The American twenty-cent piece was a coin struck from 1875 to 1878, but only for collectors in the final two years. Proposed by Nevada Senator John P. Jones, it proved a failure due to confusion with the quarter, with which it was close in size.
In 1874, the newly elected Senator Jones began pressing for a twenty-cent piece, which he stated would alleviate the shortage of small change in the Far West. The bill passed Congress, and Mint Director Henry Linderman ordered pattern coins struck. Linderman eventually decided on an obverse similar to that of other silver coins.
Although the coins had a smooth edge, rather than reeded as with other silver coins, the new piece was close to the size of, and immediately confused with, the quarter. Adding to the bewilderment, the obverse, or "heads", sides of both coins were almost identical. After the first year, in which over a million were minted, there was little demand, and the denomination was abolished in 1878. At least a third of the total mintage was later melted by the government.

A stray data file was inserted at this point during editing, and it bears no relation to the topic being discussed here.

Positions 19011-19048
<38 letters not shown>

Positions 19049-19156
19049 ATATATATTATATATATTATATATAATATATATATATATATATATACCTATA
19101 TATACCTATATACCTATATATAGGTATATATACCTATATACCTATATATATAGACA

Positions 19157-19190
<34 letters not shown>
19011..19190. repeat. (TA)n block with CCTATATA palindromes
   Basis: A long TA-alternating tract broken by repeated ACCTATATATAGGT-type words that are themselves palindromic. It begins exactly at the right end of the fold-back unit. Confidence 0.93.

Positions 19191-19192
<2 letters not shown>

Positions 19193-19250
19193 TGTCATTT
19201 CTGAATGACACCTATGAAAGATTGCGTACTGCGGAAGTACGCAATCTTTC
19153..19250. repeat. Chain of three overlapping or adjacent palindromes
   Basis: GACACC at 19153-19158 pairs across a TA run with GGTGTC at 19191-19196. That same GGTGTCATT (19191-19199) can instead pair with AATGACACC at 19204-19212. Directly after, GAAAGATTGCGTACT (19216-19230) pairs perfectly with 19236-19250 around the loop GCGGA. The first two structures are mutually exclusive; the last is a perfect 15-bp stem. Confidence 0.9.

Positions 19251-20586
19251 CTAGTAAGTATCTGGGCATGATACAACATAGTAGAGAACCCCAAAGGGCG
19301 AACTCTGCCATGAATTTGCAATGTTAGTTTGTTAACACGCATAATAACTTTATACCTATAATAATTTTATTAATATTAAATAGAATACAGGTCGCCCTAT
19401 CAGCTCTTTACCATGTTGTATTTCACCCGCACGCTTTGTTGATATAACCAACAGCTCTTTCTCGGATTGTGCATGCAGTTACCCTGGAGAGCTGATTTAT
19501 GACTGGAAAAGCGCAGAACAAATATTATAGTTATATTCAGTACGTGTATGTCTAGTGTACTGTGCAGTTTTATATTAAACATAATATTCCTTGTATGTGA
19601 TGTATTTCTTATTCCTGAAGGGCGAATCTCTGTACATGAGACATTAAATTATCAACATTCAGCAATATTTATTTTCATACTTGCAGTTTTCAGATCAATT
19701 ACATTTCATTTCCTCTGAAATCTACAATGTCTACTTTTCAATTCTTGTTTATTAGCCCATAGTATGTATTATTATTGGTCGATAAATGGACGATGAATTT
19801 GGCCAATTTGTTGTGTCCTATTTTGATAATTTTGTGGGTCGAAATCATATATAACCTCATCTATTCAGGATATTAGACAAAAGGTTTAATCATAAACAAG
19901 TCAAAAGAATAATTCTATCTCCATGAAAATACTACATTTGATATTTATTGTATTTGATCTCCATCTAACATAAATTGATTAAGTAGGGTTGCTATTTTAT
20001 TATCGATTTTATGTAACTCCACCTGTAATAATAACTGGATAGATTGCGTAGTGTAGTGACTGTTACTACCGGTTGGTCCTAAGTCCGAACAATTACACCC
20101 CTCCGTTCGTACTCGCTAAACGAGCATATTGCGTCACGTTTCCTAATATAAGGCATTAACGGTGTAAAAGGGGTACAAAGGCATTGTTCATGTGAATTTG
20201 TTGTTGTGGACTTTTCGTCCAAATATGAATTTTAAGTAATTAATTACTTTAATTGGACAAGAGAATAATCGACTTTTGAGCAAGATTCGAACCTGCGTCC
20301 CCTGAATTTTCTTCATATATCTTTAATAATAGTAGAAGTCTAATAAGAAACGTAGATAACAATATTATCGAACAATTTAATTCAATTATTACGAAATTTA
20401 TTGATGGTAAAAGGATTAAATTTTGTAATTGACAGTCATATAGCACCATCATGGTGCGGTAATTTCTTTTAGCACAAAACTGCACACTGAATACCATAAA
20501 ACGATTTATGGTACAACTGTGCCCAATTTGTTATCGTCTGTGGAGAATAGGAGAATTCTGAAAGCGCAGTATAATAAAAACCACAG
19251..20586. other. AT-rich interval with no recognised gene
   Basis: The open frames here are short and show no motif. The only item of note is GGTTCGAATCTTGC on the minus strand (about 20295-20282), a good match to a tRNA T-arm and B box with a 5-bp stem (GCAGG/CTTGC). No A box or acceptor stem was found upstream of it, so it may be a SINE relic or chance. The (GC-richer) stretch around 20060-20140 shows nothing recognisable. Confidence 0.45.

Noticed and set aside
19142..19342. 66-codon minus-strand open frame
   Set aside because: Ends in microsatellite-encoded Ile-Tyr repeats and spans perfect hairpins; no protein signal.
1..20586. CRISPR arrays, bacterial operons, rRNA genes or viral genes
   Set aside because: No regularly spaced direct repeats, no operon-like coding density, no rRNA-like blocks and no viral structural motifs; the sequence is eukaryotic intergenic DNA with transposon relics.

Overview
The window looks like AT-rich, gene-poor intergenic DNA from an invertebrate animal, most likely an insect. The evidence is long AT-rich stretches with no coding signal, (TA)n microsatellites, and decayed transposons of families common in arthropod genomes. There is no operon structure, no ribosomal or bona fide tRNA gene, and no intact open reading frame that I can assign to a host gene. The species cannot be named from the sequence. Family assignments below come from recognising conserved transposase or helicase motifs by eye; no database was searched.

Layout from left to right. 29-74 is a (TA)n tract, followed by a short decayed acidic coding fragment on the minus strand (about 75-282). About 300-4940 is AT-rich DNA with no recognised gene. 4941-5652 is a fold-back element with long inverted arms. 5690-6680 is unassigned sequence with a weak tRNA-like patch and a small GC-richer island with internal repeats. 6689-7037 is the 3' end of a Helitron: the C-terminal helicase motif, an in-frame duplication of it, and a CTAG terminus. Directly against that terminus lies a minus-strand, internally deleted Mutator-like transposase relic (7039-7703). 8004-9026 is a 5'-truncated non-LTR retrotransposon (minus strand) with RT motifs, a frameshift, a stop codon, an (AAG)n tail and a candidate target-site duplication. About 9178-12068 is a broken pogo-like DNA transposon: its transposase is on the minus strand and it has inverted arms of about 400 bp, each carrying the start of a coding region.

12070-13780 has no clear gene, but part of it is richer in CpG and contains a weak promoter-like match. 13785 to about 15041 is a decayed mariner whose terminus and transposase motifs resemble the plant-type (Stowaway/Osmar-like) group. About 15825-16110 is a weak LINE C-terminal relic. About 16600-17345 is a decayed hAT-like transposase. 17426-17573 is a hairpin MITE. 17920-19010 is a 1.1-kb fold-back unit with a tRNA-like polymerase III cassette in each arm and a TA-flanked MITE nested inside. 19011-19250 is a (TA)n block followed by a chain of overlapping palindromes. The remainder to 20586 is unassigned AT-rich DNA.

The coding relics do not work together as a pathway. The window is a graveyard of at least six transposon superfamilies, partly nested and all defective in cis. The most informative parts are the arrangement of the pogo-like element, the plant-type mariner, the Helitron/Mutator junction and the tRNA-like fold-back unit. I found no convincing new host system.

The obverse of the 20-cent coin bears a modified rendition of Christian Gobrecht's design of 13 stars around a figure of Liberty seated on a rock. Gobrecht's design was first used on the silver dollars of 1836. John Hughes and William Barber are credited with modifications made for the design's use on the 20-cent coin. An original design by Barber showing a facing eagle with partially raised wings, three arrows in the eagle's right claw, olive branch in the other was used on the reverse. According to numismatic researchers this design is considered an heraldic faux pas, favoring the arrows of war over the olive branch of peace, but it was copied from the Trade dollar, which Barber also designed.